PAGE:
Bus Stop Films to bring Accessible Film Studies Program to the Gold Coast

Olivia Hargroder on the set of 'Hell Yeah'.

Bus Stop Films has again expanded its Accessible Film Studies Program, extending its partnership with Griffith University and Griffith Film School to include classes at the institution’s Gold Coast campus.

The program, which offers young adults with intellectual disability or autism a film school experience, was made available in Brisbane via Griffith Film School in 2020 and has since launched in Melbourne, the Blue Mountains, Perth, Launceston, and Coffs Harbour.

The class works together with industry professionals to create a short film that’s submitted to film festivals around the world and potentially broadcast on TV. Participants learn all aspects of the filmmaking process including script development, casting, sound, lighting, and camera techniques as well as production design and costuming.

Films made through Bus Stop’s Queensland program include Sunshine, We’ll Always Have Dance, and Joie, which have screened at festivals around the world, while the 2022 program film Hell Yeah will shortly premiere at Brisbane International Film Festival.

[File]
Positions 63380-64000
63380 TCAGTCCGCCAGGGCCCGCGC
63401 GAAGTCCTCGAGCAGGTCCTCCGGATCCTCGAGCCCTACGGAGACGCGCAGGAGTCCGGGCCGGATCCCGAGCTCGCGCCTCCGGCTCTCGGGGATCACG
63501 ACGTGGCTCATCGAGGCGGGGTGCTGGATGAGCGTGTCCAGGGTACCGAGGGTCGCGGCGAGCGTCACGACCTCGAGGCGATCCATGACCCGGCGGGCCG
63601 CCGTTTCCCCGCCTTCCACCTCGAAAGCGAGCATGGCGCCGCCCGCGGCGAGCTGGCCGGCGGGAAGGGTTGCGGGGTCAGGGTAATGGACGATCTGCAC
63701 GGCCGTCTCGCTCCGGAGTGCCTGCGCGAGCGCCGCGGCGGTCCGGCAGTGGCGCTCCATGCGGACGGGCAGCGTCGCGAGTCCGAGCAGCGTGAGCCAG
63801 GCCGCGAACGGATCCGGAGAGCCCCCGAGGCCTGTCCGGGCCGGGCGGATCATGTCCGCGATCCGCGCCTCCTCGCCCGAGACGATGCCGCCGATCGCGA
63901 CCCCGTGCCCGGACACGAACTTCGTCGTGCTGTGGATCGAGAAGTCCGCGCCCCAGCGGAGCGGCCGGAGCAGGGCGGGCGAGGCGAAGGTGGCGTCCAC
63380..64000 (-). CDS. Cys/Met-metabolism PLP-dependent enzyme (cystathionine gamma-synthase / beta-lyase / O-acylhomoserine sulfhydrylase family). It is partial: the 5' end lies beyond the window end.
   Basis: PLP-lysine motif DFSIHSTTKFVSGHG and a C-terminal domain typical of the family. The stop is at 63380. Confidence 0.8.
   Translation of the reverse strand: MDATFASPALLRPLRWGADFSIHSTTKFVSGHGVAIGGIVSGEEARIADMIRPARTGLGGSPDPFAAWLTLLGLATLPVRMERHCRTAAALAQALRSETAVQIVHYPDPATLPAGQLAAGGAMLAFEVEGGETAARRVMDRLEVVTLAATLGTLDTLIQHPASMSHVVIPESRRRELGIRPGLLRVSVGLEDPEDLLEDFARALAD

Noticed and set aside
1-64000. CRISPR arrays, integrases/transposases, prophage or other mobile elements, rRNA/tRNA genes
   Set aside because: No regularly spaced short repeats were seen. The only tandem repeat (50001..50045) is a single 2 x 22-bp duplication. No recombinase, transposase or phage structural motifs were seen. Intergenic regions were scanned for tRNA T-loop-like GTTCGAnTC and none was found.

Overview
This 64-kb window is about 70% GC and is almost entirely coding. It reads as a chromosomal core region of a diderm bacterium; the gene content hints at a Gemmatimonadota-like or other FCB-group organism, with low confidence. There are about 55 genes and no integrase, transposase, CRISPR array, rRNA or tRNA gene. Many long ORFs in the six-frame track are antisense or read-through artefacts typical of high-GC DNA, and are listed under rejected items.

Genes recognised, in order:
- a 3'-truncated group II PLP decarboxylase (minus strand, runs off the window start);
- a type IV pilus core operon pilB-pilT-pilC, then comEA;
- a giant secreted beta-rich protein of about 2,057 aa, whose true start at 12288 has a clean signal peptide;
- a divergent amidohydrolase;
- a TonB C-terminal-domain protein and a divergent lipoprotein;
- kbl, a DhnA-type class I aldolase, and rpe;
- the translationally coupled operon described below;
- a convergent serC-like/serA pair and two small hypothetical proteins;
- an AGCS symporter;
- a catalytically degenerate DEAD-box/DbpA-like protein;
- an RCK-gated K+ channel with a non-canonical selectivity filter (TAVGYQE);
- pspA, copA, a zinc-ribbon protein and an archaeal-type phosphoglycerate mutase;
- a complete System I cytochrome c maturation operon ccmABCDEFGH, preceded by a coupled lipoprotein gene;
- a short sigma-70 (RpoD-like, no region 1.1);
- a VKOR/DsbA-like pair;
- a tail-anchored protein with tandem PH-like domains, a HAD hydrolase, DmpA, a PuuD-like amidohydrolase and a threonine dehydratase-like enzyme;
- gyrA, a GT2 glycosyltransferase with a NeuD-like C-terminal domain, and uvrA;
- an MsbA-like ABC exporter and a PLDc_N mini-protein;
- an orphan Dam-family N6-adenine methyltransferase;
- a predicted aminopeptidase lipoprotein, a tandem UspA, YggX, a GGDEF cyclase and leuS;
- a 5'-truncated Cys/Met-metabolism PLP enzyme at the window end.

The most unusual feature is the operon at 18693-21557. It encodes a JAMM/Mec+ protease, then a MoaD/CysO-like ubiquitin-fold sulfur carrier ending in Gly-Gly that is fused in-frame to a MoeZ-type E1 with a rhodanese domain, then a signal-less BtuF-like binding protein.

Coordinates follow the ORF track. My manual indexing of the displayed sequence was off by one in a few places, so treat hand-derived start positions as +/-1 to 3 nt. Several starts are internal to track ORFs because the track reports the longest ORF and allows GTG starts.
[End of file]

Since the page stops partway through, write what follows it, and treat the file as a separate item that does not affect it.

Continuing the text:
Bus Stop CEO Tracey Corbin-Matchett said the organisation was pleased to grow its Queensland footprint with the support of Griffith.

“With the Gold Coast being such a hub of production, we look forward to connecting our participants into the region’s active screen industry,” she said.

Griffith Film School associate professor and LiveLab creative director Richard Fabb said the institution’s partnership with Bus Stop Films added “significant value” to the film school experience of both the program participants and the students.

“I am excited by the opportunity to extend the partnership to our Gold Coast campus and what this means for the university’s ongoing commitment to inclusion and collaboration through the arts,” he said.

Bus Stop’s Accessible Film Studies Program is open to people aged over 17 living with mild to moderate intellectual disability or autism. The 40-week rolling program will be delivered on Saturday afternoons from February to December next year.

Interested participants are invited to attend free taster workshops in the coming months so they can get a feel for the program and the classroom space. Find out more information here.